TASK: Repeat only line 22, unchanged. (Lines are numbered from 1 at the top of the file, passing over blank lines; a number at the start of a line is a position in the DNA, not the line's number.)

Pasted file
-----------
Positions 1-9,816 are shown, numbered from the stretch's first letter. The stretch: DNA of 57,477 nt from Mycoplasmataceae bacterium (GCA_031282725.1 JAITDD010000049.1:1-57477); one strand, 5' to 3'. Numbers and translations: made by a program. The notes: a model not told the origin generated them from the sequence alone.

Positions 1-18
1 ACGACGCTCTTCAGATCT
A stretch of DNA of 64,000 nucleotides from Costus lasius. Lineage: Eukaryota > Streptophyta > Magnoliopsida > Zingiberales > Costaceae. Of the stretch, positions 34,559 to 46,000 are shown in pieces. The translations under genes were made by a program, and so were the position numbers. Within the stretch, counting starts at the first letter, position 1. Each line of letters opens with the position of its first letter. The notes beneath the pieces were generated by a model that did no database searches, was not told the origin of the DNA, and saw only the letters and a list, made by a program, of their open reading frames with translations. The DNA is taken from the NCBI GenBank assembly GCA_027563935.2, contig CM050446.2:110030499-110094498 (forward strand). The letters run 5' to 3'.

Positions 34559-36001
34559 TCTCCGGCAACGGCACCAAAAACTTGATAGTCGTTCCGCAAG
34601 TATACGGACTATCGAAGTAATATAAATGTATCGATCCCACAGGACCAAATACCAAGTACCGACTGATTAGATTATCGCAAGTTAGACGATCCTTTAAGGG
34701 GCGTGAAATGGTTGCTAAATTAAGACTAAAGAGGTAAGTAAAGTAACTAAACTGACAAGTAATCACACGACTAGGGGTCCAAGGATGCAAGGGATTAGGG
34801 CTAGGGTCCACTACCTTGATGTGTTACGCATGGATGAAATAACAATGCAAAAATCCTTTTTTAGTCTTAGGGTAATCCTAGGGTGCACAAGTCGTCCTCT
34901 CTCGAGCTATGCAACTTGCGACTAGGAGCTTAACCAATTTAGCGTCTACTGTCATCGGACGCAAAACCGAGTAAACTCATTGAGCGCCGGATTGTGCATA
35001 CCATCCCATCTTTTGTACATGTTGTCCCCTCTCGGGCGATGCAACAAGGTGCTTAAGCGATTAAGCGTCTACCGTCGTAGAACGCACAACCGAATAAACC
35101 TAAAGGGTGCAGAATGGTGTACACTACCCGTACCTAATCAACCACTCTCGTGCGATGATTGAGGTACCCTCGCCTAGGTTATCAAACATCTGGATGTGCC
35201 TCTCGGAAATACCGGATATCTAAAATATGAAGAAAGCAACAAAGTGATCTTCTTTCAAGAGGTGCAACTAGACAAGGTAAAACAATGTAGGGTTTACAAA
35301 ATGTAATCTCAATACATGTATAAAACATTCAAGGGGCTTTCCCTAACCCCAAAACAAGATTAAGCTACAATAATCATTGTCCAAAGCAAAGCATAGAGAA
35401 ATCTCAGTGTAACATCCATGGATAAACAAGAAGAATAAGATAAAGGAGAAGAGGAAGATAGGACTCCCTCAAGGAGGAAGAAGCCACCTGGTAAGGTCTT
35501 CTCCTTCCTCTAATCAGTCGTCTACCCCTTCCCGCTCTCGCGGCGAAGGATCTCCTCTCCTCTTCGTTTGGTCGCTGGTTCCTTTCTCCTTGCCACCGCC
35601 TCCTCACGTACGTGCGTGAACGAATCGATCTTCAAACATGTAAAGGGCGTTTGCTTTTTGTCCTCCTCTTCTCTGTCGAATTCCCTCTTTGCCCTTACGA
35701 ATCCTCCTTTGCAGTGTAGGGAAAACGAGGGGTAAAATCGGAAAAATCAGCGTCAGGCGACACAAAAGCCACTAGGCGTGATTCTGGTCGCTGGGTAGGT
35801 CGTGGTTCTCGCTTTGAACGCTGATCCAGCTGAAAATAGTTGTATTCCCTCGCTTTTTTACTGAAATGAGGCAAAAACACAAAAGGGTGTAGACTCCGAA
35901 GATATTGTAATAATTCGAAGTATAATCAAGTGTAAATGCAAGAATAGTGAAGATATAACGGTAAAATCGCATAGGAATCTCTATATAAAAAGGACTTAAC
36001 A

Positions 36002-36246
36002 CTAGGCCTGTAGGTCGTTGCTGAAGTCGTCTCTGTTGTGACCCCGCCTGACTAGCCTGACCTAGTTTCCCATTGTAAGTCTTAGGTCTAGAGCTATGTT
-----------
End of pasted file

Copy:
Positions 36002-36246